Acoustical Space is the term used to describe the apparent environment that a sound "appears" in. That is to say, the sound of the room, the reverb, the materials, etc. A vocal bathed in short bright reverb sounds like it was recorded in a bathroom. The sound of the bathroom is the Acoustical Space we're talking about (whether the vocals actually were recorded in a bathroom is, to the end listener, not relevant.)
There are two differing philosophies when it comes to acoustical spaces:
One says that a mix engineer should try to put each element of the recording (instruments, vocals, etc.) into its own acoustical space. For example, having a fair amount of reverb on the snare drum, but very little or none on the vocals. The theory being that since our ears can discriminate between the spaces, it makes a mix less cluttered, and gives definition to the elements. While this may have some truth to it, most recordings use this theory far too aggressively, resulting in a mix that doesn't stick together, and sounds like 5 or 10 recordings layered one on top of the other.
The other philosophy, which I adhere to, is that there should exist a common acoustical space, and that all of the elements should appear within that space. That is, it should sound like a really great recording of the best live performance the band has ever done. I'm not opposed to special effects and theatrical use of effects, but I think they should be just that, effects. Elements can be brought to the forefront through eq, volume, compression, and the manipulation of "room tone."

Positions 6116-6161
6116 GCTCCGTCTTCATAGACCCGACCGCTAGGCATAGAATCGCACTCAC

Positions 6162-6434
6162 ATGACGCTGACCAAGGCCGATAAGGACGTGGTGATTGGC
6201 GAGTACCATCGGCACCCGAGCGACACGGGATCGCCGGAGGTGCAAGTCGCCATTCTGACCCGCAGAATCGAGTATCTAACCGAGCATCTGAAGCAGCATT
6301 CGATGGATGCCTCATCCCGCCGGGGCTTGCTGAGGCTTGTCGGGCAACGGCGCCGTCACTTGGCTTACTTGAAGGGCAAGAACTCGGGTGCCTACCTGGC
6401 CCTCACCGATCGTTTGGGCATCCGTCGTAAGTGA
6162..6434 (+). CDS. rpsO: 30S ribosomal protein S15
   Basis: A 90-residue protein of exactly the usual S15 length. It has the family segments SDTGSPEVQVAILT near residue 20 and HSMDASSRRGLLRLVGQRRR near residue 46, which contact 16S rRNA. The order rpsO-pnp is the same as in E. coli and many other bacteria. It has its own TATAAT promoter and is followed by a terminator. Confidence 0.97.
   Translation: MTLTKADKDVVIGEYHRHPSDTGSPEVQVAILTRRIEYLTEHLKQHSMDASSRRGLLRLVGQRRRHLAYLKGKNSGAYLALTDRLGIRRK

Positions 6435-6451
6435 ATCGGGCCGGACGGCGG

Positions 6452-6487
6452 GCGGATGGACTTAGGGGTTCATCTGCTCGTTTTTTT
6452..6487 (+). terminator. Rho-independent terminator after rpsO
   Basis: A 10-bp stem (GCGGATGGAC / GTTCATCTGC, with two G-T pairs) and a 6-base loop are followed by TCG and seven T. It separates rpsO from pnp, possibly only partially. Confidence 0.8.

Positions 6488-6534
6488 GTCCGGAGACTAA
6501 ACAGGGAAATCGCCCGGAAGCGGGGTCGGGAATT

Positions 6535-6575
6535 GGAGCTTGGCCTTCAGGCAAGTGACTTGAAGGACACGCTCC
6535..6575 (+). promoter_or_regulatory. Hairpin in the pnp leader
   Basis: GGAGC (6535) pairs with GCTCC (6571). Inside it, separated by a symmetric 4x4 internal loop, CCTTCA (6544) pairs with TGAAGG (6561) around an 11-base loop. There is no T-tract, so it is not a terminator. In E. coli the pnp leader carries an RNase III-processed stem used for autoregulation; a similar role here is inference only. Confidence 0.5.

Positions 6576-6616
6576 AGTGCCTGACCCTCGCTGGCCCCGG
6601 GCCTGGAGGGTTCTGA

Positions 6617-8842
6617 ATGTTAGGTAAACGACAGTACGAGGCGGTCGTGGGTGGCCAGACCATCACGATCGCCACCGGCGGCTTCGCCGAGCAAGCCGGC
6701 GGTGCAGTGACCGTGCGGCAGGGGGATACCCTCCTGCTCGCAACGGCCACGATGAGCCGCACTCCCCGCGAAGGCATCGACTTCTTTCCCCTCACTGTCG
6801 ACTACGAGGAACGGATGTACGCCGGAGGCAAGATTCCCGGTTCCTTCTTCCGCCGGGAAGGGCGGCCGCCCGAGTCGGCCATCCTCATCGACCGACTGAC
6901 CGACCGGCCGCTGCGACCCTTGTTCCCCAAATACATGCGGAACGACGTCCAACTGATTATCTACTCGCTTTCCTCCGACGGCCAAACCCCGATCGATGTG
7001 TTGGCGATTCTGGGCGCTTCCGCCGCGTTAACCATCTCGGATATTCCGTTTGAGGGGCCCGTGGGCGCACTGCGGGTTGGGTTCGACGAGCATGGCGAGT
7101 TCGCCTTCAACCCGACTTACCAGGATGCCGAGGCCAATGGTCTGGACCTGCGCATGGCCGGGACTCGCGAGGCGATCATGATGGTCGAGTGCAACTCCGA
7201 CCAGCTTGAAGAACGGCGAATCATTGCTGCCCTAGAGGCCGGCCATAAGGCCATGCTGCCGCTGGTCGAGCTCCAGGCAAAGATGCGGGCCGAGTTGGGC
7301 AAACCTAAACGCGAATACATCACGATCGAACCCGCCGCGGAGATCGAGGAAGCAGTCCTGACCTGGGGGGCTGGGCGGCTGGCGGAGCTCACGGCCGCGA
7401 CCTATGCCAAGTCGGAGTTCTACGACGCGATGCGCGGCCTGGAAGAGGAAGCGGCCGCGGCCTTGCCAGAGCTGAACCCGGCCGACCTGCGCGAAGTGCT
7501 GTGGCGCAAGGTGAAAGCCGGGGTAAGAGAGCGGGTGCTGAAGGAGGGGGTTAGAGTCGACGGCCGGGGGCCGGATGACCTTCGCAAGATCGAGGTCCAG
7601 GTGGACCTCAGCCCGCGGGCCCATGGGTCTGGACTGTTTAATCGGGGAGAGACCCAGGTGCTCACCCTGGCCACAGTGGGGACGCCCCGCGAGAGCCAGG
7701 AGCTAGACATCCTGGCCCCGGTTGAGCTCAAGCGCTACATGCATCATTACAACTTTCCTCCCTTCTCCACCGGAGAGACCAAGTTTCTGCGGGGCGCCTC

Room tone is simply the sound of the room while no one is playing (start recording your vocal mic, with no one singing, and you can hear the room tone.) Once the musicians are playing, room tone is the sound of the instrument in the room, to an observer, not the player. A mic in a corner of the room, 15 feet from the drum set is going to capture the way the drums sound in that space, for example.
Of course, if you're relying on real room tone to give you the acoustical space, you may run into problems with synthetic instruments. In this category, you'll find drum machines, keyboards, guitar and bass amp emulators (Like Line 6 Pods, Amp Farm, etc.). One of the biggest flaws I hear on many recordings is the use of Pods. If your drums and vocals are in an acoustical space that sounds like a mid size, semi-live room, and the guitar is using some emulated Marshall stack in an arena, guess what? It doesn't work. It sounds fake and cheap. Similar problems occur with drum machines and keys. So what do you do?
One solution is to "reamp" the drum machine or keyboard through an actual amp, and mic it up. It you want a good guitar tone, play through a good amp, and mic it properly. This is the method I would advocate, generally speaking. Now, if the instrument in question is the bass guitar, you may be able to get away with a Pod or DI. Bass is pretty non-directional, and we don't get a lot of spacial information from it. But a mic'ed bass cab will sound more authentic than a DI bass.